Merger of Nashville Metro Planning Organization and Greater Nashville Regional Council Won’t Address Government Waste, Critics Say

The Nashville Area Metropolitan Planning Organization (MPO) and the Greater Nashville Regional Council (GNRC) are moving forward with plans to merge, a plan critics say will do little to address government inefficiency.

Last month, a joint committee of the two agencies unanimously endorsed the plan to pursue full integration of the MPO and GNRC staff and board leadership. A formal document to integrate will be adopted in April, according to the minutes of the Feb. 15 executive board meeting of the MPO.

The Nashville Area MPO handles strategic planning for the transportation needs of seven Middle Tennessee counties by providing a forum for local communities and state leaders to collaborate. MPOs can be found across the country in urbanized areas of more than 50,000 people. Established through federal legislation, they plan and prioritize projects for federal funds. The website for the Nashville MPO says it “contributes to ongoing conversations about issues such as land use, economic development, climate change and the environment, safety and security, and public health.”

The GNRC is a regional planning and economic development agency serving 13 counties and 52 cities in Middle Tennessee.

Officials involved in the planned merger say it will help with cost savings and greater efficiency. However, sources knowledgeable about the agencies told The Tennessee Star that the plan doesn’t go far enough in addressing those goals. The GNRC should be significantly scaled back or disbanded entirely, with some of its functions being folded into other government agencies, the sources said.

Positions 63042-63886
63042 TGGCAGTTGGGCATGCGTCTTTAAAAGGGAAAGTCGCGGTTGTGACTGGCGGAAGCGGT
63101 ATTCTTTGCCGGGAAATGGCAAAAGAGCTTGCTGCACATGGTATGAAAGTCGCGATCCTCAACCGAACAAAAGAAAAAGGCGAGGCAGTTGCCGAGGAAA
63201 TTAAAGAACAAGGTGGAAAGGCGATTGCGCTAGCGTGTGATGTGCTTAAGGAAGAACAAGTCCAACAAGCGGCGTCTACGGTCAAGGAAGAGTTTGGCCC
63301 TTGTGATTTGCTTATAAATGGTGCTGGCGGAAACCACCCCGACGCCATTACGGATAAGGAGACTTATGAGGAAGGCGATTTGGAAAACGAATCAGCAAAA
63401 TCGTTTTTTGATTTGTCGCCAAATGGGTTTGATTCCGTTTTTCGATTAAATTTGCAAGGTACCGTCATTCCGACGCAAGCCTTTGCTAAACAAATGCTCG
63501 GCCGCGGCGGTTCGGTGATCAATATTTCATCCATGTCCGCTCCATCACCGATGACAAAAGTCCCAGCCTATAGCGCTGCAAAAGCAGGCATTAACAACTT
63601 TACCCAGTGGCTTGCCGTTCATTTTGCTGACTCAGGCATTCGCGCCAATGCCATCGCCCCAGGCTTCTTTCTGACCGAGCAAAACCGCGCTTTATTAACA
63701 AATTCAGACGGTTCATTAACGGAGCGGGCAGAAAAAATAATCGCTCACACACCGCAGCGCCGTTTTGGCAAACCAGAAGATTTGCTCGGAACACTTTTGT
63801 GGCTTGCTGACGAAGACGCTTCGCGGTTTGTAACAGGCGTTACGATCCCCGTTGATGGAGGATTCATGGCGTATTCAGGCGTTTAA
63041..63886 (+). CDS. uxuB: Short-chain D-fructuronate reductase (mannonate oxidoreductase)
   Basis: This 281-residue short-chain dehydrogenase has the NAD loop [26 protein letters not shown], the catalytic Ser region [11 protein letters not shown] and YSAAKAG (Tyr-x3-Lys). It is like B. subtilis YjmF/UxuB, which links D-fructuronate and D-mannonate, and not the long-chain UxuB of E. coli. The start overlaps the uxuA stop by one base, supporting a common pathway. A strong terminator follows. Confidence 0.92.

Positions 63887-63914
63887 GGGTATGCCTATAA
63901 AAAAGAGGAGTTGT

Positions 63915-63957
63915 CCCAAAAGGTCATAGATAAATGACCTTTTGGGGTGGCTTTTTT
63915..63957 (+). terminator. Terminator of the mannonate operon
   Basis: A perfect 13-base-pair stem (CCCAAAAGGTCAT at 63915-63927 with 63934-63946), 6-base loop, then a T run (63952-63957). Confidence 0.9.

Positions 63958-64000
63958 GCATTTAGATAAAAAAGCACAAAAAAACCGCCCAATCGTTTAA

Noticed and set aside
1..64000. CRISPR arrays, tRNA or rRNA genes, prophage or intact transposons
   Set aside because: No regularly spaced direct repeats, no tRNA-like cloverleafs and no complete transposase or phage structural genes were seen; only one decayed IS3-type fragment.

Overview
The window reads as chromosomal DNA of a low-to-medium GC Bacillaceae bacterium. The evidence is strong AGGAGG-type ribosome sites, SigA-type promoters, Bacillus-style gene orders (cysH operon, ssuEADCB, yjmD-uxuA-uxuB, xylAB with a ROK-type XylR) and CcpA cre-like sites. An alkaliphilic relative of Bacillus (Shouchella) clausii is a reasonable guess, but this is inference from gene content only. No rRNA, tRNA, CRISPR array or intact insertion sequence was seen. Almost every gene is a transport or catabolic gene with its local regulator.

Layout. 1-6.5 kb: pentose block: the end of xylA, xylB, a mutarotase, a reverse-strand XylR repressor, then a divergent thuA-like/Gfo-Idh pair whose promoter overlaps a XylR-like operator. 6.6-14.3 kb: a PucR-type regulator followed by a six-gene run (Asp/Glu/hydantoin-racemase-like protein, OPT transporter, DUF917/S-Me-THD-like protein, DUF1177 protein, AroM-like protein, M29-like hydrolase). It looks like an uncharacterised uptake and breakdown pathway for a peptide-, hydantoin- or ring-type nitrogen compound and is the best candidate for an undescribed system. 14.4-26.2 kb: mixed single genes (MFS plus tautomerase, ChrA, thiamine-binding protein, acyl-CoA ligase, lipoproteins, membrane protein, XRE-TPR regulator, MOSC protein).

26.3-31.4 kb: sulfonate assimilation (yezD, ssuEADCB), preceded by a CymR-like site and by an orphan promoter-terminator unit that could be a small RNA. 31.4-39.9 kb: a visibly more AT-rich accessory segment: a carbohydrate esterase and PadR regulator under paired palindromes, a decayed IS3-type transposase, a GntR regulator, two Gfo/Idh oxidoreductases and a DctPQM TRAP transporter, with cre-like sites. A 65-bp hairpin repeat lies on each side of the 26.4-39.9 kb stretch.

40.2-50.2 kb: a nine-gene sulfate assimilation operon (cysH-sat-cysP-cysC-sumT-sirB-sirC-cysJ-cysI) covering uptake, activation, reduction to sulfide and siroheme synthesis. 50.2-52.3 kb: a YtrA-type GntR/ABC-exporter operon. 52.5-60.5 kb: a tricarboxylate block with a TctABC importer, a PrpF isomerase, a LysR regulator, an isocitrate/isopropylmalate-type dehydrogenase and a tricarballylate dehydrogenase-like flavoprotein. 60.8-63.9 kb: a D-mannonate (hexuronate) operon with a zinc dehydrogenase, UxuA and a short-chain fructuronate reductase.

The sources also told The Star that the agencies need greater transparency and accountability to the public.

Several recent tweets from the official Nashville Area MPO Twitter account indicate that officials there are following developments surrounding Gov. Haslam’s proposed gas tax increase included in the IMPROVE Act with great interest.

One tweet referenced the local option to tax and obtain more transporation revenue:

On Tuesday, another tweet noted the unanimous passage of the amended version of the IMPROVE Act that reduces the gas tax increase from 7 cents per gallon to 6 cents per gallon through the State Senate Local Government Committee:

Also on Tuesday, another tweet noted that Memphis was getting an All-Ages Biking Network:




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